Chefs, in fact, are linked intrinsically with the restaurants they run and it is expected that the best will eventually set up their own brand of restaurant. So, the person in the tall white hat and ladle in his hand is usually the head cook or sous chef, who may even run the kitchen when the chef is off duty.
To be called a chef, however, you need certain formal qualifications. These include proficiency in all areas of cookery, i.e. knowledge of wines, food and beverage management, sanitation and safety, purchasing, menu planning, food costing and controlling, kitchen design and layout.
In addition, a chef must also be a teacher. Apprenticeship is an important stage in the education and development of cooks at all levels, so the kitchen in which they work must always be a training ground. Since the position of the chef is so highly regarded, the food emanating from his/her kitchen will be considered his/her own style and brand of cooking. Therefore, the chef must train the staff to reproduce the same standard and style of cuisine that he/she would.
It is easy to confuse or blur the lines between the positions so that one is seen as no different from the other, especially with the casual use of culinary jargon. A cook may fall into one of several areas of specialty. For example, there may be a sauce cook, a roast cook, a fish cook, a pastry cook and even a staff cook.
To achieve certification, the chef must be well versed as a cook in every department. The head of each department may have an assistant who reports to him, but each department head is, in turn, subordinate to the chef.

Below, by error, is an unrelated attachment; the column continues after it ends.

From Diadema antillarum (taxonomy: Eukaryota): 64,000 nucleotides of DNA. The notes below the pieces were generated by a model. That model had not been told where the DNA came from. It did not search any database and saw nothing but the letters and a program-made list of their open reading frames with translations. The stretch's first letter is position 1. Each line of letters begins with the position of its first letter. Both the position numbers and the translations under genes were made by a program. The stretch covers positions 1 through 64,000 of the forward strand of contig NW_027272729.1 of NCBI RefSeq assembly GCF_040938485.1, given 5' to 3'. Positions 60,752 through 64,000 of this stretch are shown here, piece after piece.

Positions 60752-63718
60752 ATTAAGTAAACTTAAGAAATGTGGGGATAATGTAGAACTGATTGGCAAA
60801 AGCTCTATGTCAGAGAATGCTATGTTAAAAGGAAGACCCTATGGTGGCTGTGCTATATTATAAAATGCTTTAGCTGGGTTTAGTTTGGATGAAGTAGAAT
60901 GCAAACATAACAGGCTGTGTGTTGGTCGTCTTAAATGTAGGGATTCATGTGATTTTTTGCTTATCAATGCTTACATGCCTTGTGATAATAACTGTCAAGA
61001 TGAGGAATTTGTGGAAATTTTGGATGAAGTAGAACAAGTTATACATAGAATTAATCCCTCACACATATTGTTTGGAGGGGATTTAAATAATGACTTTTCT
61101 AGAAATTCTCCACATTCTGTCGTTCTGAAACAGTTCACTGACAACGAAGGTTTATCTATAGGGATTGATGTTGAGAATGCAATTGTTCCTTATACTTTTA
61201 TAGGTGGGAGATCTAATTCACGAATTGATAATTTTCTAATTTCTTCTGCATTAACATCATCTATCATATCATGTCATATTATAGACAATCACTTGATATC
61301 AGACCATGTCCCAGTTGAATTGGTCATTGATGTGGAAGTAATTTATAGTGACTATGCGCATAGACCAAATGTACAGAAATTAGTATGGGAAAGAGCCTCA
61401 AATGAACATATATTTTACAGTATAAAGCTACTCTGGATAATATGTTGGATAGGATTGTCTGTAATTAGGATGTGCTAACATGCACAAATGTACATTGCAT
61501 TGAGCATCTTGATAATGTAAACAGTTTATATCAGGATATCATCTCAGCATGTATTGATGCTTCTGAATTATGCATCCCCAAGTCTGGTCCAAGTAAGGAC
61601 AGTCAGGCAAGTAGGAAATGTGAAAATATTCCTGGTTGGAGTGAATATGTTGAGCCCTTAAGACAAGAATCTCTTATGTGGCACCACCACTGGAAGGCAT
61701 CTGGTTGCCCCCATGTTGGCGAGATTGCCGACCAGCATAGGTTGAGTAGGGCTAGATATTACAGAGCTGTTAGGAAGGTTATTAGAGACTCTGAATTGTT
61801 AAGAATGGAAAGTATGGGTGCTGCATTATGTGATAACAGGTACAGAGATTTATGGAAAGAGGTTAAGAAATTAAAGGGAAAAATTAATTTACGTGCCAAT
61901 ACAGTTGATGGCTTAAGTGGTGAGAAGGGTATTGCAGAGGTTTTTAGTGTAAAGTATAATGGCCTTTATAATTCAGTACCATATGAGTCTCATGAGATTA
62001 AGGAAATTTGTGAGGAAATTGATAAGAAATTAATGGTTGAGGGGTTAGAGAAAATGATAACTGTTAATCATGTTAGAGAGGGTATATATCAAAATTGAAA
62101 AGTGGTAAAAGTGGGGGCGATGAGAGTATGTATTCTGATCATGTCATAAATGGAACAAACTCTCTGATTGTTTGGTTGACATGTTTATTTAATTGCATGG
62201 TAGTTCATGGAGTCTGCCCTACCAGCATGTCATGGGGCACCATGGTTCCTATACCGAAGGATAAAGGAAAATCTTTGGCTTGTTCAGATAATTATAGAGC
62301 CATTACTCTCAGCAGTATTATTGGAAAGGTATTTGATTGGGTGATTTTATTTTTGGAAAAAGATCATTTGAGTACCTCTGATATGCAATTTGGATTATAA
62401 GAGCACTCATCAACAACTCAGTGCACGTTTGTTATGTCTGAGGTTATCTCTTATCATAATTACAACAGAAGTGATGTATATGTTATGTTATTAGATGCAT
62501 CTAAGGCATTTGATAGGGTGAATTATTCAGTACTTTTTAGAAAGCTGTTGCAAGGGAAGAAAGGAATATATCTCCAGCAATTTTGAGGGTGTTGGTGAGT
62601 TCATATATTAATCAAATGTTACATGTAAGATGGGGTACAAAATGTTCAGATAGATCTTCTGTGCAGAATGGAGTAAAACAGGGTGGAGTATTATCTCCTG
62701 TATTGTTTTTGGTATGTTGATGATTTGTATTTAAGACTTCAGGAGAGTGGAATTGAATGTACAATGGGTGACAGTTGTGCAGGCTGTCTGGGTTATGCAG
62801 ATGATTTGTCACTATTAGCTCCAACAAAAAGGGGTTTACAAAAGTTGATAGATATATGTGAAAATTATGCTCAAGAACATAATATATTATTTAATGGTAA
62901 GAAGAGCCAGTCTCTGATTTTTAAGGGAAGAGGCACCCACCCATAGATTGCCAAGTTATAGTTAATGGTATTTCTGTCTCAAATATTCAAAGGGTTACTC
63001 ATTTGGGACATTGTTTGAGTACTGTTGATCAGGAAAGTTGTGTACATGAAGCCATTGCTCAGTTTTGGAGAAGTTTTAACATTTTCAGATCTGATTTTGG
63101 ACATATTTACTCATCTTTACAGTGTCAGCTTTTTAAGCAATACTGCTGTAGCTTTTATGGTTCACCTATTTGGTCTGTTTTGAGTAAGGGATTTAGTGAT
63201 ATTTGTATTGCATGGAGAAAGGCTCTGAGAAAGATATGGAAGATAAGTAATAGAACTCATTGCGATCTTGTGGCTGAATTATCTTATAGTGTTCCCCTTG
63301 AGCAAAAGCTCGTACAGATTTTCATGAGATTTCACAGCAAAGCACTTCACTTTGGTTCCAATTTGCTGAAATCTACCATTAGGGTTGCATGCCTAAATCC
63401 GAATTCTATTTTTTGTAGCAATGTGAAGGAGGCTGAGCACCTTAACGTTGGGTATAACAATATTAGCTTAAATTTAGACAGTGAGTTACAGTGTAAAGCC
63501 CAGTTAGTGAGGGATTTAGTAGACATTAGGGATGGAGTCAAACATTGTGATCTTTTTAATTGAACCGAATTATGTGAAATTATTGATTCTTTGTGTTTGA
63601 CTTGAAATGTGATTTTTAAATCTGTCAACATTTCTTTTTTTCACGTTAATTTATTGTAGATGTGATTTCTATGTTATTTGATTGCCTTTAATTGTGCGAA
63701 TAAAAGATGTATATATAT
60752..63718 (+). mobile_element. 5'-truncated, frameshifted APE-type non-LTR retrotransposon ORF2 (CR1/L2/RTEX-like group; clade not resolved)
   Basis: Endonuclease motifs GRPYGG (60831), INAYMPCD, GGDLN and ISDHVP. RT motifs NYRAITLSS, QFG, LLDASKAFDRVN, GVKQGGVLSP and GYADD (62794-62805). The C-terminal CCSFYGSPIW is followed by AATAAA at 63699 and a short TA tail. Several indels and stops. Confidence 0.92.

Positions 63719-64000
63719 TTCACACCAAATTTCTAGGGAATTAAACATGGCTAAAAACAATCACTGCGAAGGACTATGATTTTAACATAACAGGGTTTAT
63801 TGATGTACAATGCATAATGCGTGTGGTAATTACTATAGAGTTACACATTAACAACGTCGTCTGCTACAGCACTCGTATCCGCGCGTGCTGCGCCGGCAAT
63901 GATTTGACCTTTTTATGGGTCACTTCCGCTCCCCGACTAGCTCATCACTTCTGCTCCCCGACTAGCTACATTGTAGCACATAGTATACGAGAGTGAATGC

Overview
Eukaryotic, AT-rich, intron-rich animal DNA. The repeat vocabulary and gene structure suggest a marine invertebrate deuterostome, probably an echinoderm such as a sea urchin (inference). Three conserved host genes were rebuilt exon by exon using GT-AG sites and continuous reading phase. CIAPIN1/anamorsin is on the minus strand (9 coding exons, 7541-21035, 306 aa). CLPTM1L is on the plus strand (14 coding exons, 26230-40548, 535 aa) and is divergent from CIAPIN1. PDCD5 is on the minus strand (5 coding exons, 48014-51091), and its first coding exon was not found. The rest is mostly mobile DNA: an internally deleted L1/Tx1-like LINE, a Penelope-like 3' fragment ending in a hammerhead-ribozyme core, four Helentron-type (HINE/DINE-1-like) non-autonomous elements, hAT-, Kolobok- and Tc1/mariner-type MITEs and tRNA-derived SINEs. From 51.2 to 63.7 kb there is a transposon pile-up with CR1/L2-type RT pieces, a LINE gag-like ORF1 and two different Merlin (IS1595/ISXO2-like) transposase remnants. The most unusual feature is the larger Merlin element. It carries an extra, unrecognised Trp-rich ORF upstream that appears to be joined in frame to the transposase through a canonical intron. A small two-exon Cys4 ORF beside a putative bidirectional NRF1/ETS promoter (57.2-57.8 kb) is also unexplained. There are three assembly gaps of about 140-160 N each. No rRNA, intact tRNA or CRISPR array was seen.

Therefore, if the term chef is used to describe all these functions – and we know you’ve seen ads for pastry chefs and commis chefs, for example – then what is the fuss we are making all about? Good question; we are getting to that. In a country ringed with fine hotels and restaurants and a local population that has an enviable choice of government-sponsored tertiary education institutions, we must address the issue of locals being employed at the highest levels in the tourism industry.
Now, if your son or daughter is a chef, as far as you are concerned he/she is doing great things and has reached the highest echelons of that field. That’s why this seemingly small point is so important.
Chefs are highly experienced, highly trained persons who can do great things, culturally speaking. They can make people sit up and take note of the cuisine and eating habits of a particular group of people and proceed to influence the wider world one palate at a time, thereby contributing to the evolution of the culinary arts.